Final Staff

Stacey Janssen

Managing Editor:
Dave Noonan


  • Mishell Baker
  • Bluejack
  • Amy Goldschlager
  • Emily Lupton
  • R. K. MacPherson
  • Scott James Magner
  • Robin Shantz

Copy Editors

  • Sarah L. Edwards
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  • Paula Stiles


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  • Bridget McKenna


  • Geb Brown

Publisher: Bluejack

November, 2009 : Interview:

The Ones to Watch, Part III

In April 2007 IROSF started a bold experiment—to conduct an ongoing cycle of interviews (part I, part II) with a group of tenacious, Janey-on-the-Brink, writers. These writers have had various levels of success and have various definitions of success.

Since our last interview, the United States elected its first black president, and entered a crippling economic recession. Life during the hard times is always a good source of a gripping narrative. It is time again to check on the narrative of our four writers as they maneuver their careers through the treacherous waters of the publishing world.

It's been (roughly) another year. Let's hear about the big successes, and the near misses, of 2008 and 2009.

Jennifer Pelland

Jennifer Pelland The big success is that I finally landed an agent, and he's currently shopping one of my novel manuscripts around. It's collected several "no thanks" responses, but there are still several editors who haven't gotten back to him yet, so there's still some hope. Beyond that, it's been a pretty quiet year. I've sold a few stories, and had a couple come out, but I still haven't cracked any of those really spiffy top-tier short story markets yet. And "Captive Girl" has been reprinted a bunch of times over the past year. It's been translated into Hebrew, Polish, and Swedish, plus it's in this year's Nebula Showcase anthology. So it's the story that keeps on giving.

Lou Antonelli

Lou Antonelli My biggest success in 2008 was the publication of my short story "The Witch of Waxahachie" in Jim Baen's Universe. It was an extraordinarily satisfying sale, and the successful culmination of a story idea that has been rattling around in my brain for years. I had a slew of a half dozen sales at the end of 2008 and the start of 2009. They included some weird little stories that I was able to add to my bibliography, and then was able to successfully peddle a Texas-themed reprint collection with an even dozen stories to Warren Lapine's Wilder Publications.

Linda Donahue

Linda Donahue The biggest news is that my first novel, "Jaguar Moon" has been released as half of a Double Dog (#5) from Yard Dog Press. A Double Dog is like the old Ace Doubles, in which you get two novels back to back in a flip format. So far the book has debuted at one convention.

Patrick Rothfuss

Patrick Rothfuss I've sold to a lot of foreign countries. That's been really nice. It's given me enough money to quit my day job...

Dream! Goal! Status! How has progress been on those? What percentage of your dream goal do you think you're at now?

I've summarized your previous dream goal percentages below:

  • Jennifer P: (10%) 2007, (~10%) 2008
  • Lou Antonelli: (<1%) 2007, (5%) 2008
  • Linda Donahue: (0%) 2007, (unspecified, but "on the track" so... 5%) 2008
  • Patrick Rothfuss: (0%) 2007, (70%) 2008

Jennifer Pelland: I'd say that having an agent has nudged me up to 25%. I'm feeling more hopeful about selling a novel than I did previously, if only because I now have the possibility of getting before so many more editors than I did before. I'm also no closer at meeting my goals of being published by any of the really big genre mags, alas. There's nothing like getting your 33rd career rejection from F&SF to leave you wondering if it's ever going to happen.

Lou Antonelli: Honestly, I realize now I don't have any goals in fiction writing. It's just a fun hobby.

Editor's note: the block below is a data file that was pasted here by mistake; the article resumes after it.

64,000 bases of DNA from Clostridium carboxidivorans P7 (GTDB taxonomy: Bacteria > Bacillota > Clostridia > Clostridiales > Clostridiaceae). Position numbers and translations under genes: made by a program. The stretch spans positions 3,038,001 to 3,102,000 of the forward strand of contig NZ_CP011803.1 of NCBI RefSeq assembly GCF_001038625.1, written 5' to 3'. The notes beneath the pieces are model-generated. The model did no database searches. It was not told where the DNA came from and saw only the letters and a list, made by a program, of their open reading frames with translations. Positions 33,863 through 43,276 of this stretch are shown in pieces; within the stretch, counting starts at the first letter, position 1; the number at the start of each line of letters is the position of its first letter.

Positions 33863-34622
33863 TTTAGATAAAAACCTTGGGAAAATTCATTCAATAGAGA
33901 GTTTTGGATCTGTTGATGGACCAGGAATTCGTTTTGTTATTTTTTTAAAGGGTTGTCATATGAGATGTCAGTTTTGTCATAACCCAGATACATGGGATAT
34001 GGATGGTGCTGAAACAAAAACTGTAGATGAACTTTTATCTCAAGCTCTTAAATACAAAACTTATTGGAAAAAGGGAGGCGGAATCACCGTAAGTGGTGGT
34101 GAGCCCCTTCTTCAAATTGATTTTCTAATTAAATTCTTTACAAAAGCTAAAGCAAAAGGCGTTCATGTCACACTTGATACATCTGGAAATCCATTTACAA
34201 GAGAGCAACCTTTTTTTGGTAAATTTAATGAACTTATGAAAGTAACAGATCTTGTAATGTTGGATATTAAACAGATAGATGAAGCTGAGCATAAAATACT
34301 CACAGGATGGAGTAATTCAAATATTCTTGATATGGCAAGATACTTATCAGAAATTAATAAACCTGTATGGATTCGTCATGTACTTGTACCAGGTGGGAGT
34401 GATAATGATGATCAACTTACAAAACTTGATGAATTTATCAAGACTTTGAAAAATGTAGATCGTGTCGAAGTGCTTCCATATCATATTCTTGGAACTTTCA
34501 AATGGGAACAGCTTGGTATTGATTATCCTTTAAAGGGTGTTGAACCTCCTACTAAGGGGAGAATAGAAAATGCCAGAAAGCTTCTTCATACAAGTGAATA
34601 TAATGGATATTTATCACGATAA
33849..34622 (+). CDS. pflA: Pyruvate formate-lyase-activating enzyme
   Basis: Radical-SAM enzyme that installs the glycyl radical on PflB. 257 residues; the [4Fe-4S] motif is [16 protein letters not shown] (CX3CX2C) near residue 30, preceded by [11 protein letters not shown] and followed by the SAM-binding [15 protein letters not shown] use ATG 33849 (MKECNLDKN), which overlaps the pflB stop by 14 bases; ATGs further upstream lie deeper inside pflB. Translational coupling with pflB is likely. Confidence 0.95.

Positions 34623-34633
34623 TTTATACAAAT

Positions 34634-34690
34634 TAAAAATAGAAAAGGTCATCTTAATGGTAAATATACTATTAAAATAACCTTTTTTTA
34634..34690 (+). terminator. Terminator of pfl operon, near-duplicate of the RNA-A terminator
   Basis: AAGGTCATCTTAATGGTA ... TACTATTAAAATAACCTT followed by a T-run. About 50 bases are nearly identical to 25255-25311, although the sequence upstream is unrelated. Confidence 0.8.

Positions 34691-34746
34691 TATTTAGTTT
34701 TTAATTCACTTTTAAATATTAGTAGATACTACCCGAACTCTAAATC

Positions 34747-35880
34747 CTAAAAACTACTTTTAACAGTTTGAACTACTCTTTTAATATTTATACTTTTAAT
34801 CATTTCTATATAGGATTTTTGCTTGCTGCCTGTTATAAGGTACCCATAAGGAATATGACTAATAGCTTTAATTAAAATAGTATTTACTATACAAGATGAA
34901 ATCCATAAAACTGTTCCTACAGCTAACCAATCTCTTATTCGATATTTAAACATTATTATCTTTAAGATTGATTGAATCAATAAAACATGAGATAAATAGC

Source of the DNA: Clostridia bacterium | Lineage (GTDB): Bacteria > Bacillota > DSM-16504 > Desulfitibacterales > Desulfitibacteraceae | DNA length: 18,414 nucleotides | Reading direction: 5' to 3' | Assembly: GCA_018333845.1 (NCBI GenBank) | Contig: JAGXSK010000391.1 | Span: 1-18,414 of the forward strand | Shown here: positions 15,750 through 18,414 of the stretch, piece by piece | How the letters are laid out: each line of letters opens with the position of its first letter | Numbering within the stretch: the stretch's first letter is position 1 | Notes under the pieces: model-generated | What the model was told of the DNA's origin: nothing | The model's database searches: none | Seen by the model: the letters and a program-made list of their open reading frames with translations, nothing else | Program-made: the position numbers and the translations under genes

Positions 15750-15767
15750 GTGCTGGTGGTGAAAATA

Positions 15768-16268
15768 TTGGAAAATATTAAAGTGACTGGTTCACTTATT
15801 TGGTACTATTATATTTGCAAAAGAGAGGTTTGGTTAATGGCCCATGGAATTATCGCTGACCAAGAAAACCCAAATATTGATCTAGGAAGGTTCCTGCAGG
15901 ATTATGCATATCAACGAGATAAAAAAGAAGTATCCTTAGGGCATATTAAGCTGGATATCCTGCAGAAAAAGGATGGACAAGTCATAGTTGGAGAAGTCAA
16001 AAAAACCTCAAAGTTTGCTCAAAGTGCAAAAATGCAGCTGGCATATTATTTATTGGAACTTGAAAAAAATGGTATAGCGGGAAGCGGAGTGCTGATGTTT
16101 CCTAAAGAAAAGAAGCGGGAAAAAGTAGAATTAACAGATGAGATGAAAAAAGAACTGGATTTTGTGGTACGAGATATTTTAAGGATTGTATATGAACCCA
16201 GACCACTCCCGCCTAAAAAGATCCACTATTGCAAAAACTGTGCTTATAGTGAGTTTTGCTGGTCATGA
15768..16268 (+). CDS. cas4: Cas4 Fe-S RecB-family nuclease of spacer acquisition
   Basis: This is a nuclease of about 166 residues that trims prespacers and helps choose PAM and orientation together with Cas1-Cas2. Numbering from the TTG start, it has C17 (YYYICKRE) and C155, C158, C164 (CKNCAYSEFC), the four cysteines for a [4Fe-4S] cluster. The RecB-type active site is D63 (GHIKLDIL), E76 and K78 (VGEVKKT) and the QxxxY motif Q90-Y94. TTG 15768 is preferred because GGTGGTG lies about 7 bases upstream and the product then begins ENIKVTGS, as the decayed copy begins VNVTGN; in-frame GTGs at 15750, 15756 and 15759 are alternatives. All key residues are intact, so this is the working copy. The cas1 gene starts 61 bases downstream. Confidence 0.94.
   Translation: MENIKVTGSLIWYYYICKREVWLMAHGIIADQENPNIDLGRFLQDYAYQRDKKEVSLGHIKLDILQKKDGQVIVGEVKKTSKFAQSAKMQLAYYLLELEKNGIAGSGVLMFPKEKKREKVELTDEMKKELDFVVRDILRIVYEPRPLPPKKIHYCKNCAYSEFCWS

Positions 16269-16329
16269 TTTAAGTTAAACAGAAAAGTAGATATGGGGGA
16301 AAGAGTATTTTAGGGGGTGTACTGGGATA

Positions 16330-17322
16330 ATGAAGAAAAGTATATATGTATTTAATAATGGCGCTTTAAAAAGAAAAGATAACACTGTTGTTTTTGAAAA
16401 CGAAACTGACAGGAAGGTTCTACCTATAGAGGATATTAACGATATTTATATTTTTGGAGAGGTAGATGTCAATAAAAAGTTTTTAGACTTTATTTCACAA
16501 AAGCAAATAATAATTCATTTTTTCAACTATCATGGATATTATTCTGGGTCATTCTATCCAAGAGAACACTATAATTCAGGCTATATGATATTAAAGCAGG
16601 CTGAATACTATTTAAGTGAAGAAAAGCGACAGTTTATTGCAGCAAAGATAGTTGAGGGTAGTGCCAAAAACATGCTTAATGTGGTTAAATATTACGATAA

Linda Donahue: I'd have to say I'm still at a low percentage. A few months ago, I made a pro sale to Esther Freisner for her upcoming anthology "Strip Mauled" which will be published (next year, I hope) by BAEN Books.

Patrick Rothfuss: I have to say I'm 100% there.

Project deadlines! Did you complete the projects you were hoping to get done?

Jennifer Pelland: Not really. I got a little bit more of a new novel written, but not much. And I didn't get nearly as many new stories into circulation last year as I wanted to. This year's writing time so far has been pretty heavily devoted to novel revisions for the agent, first for one manuscript, and now for a second one. It would be lovely to get lost in a new project, but I don't see it happening any time soon.

Lou Antonelli: I finished writing my first novel. It wasn't very good. I proved to myself that I could write something that long, but I also realized my flaws. It was a useful exercise. I did complete the edits and introductions for my reprint collection.

Linda Donahue: Not all of them. Sometimes the drive for a particular idea simply isn't there. If I could, I'd like to train myself to "work the muse" better.

Patrick Rothfuss: No. All the various ephemera of professional writing slowed me down. Working with the foreign translators, contract stuff, setting up a corporation, it all takes time. Plus I really want the second book to be perfect. That takes time too...

The larger goals (agents, sales, status). Where are you toward those?

Jennifer Pelland: See previous comments for agents and sales. As for status, I've apparently made enough of a name for myself that I've started getting anthology invites. Not a lot, mind you, but it's a step in the right direction. I'd hoped to lose a new award this year, but that's not looking likely at this rate. It would have been nice to be able to call myself a Hugo loser. I don't see myself being up for any awards next year, either. The stories of mine that have come out this year aren't award-caliber pieces. Two of the stories I have coming out next year, however, I have high hopes for.

Lou Antonelli: Essentially nowhere, I don't really care.

Linda Donahue: That's pretty much the same as before. I still have a manuscript that I co-authored with Julia S. Mandala sitting with an editor, but without an agent representing it, the process is much slower.

Patrick Rothfuss: Already hit the major goals.

There is a major global economic downturn gripping the world right now, it has shaken the publishing industry like a dog with a tasty sock. Has it had any effect on your writing? On your life in general?